Violence and Cruelty Leading to Harsh Rebellion Throughout the novel A Tale of Two Cities, Charles Dickens constantly uses examples of violence and cruelty to show why the French peasants revolted against the aristocracy and to describe the revolt. During the extant of the peasant’s lives before the rebellion they were treated so brutally by the aristocrats. The wealthy people took great advantage of their power and the poor people. When the peasants rebelled they responded with violence and brutality from the hatred of their hearts. The suffering the low class people of France endured during the time of this story was more than unbearable. As Dickens describes “Far and wide, lay a ruined country, yielding nothing but desolation.
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“Every living creature there held life as of no account and was deemed with a passionate readiness to sacrifice it.”(Dickens 223) “Not knitting today, Madame’s resolute right honor was occupied with an axe”(Dickens 223) “The same tendencies toward violence in the mod are displayed in their dance of the Carmagnole”(Bloom b) hundreds of people “Dancing like five thousand demons”(Dickens) “No fight could have been as terrible as this dance” (Dickens) “Something once innocent delivered over to all devilry” (Dickens) The dance was so violent and frightening that “It seemed to be transformative and dehumanizing…”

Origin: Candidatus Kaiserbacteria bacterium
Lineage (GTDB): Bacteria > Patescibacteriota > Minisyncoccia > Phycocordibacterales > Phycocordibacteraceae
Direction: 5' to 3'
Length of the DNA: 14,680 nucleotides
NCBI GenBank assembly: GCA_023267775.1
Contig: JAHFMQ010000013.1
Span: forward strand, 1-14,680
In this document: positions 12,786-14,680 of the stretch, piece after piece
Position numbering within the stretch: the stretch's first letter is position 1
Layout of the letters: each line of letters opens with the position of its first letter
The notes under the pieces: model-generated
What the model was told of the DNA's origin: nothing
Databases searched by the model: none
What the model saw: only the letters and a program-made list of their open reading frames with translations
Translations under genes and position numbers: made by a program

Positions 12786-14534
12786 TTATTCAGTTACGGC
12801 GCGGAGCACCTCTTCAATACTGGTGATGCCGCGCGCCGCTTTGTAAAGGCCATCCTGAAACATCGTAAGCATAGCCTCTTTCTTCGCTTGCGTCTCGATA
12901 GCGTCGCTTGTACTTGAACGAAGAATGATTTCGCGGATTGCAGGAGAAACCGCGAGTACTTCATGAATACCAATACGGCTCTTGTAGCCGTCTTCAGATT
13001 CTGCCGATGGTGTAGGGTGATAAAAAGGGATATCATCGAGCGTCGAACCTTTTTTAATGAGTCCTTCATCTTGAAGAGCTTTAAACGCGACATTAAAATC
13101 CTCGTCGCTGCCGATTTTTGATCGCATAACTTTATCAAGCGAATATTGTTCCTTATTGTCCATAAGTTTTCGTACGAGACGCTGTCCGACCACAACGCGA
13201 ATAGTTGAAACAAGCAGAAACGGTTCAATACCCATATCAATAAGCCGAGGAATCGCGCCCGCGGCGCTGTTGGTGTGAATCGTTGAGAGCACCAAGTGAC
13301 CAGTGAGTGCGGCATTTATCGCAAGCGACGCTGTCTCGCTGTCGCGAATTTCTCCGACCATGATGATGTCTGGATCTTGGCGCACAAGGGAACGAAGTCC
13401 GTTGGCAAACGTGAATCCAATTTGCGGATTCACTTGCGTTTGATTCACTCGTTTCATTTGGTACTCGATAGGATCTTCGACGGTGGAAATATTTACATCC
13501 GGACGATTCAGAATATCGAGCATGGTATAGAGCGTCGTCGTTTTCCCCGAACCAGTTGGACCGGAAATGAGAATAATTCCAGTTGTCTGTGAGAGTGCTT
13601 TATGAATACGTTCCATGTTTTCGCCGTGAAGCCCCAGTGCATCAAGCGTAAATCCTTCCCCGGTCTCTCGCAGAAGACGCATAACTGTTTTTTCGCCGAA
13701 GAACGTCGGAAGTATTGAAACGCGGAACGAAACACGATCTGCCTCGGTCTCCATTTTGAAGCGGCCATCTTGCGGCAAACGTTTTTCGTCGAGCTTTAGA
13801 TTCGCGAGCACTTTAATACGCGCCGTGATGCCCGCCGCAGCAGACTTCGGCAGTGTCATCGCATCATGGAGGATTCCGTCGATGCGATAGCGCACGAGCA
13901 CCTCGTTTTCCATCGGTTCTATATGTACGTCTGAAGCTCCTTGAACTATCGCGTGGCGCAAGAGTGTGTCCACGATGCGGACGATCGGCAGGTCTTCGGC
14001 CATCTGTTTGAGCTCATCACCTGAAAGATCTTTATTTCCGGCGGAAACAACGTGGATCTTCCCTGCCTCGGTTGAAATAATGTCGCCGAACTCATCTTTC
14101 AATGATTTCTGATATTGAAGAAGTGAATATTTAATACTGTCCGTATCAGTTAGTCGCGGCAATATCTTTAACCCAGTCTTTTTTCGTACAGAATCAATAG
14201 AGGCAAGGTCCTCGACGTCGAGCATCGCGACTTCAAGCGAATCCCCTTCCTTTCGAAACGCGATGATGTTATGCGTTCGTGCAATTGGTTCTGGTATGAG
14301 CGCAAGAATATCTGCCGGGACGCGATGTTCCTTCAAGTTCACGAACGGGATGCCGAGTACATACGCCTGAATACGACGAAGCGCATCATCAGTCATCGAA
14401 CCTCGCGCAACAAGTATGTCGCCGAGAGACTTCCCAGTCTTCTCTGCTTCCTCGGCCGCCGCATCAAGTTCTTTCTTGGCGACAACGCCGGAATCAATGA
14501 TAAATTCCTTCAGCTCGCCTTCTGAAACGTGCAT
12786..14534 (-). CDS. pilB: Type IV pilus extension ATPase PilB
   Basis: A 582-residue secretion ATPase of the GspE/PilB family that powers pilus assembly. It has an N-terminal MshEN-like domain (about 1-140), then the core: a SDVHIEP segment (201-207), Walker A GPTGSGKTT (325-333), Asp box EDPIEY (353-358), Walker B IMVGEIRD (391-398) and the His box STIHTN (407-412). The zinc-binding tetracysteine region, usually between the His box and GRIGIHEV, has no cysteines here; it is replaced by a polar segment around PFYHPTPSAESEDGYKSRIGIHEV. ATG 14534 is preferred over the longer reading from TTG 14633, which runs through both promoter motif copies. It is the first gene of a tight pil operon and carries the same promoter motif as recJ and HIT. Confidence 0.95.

Charles Dickens is mortified by the use of violence and does not see it as a means to accomplish the changes he desires”(Gale A) “The horror and outrage that Dickens expresses at the conditions experience by the poor in both France and Britain is matched and perhaps even exceeded , by the revulsion with which he regards the bloodiness and brutality of the uprisings”(Gale A) The attack of Foulon was full of open hatred from the things he has done to them. “Villlian Foulon taken, my sister! Old Foulon taken my mother! Misscreant Foulon taken my daughter!... Foulon who told the starving people they might eat grass! Foulon who told my old father that he might eat greass when I had no bread to give him “(Dickens) cried the peasants